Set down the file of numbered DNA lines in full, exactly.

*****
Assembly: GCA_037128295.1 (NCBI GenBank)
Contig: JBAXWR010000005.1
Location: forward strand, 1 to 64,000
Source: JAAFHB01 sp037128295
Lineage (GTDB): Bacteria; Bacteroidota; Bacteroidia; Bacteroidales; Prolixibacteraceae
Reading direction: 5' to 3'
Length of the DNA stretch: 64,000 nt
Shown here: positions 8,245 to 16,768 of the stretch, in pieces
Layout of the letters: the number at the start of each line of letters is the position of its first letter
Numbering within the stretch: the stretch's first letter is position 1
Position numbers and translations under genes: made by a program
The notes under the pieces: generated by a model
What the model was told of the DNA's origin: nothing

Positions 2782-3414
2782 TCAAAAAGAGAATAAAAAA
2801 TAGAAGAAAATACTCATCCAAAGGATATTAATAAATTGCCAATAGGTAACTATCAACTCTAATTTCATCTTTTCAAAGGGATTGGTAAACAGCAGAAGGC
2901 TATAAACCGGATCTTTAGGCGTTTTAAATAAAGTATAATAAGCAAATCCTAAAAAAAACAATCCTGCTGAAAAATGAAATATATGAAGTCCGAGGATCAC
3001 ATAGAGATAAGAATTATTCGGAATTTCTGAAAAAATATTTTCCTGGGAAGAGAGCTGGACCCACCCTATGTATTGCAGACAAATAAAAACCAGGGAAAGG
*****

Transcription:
Assembly: GCA_037128295.1 (NCBI GenBank)
Contig: JBAXWR010000005.1
Location: forward strand, 1 to 64,000
Source: JAAFHB01 sp037128295
Lineage (GTDB): Bacteria; Bacteroidota; Bacteroidia; Bacteroidales; Prolixibacteraceae
Reading direction: 5' to 3'
Length of the DNA stretch: 64,000 nt
Shown here: positions 8,245 to 16,768 of the stretch, in pieces
Layout of the letters: the number at the start of each line of letters is the position of its first letter
Numbering within the stretch: the stretch's first letter is position 1
Position numbers and translations under genes: made by a program
The notes under the pieces: generated by a model
What the model was told of the DNA's origin: nothing

Positions 2782-3414
2782 TCAAAAAGAGAATAAAAAA
2801 TAGAAGAAAATACTCATCCAAAGGATATTAATAAATTGCCAATAGGTAACTATCAACTCTAATTTCATCTTTTCAAAGGGATTGGTAAACAGCAGAAGGC
2901 TATAAACCGGATCTTTAGGCGTTTTAAATAAAGTATAATAAGCAAATCCTAAAAAAAACAATCCTGCTGAAAAATGAAATATATGAAGTCCGAGGATCAC
3001 ATAGAGATAAGAATTATTCGGAATTTCTGAAAAAATATTTTCCTGGGAAGAGAGCTGGACCCACCCTATGTATTGCAGACAAATAAAAACCAGGGAAAGG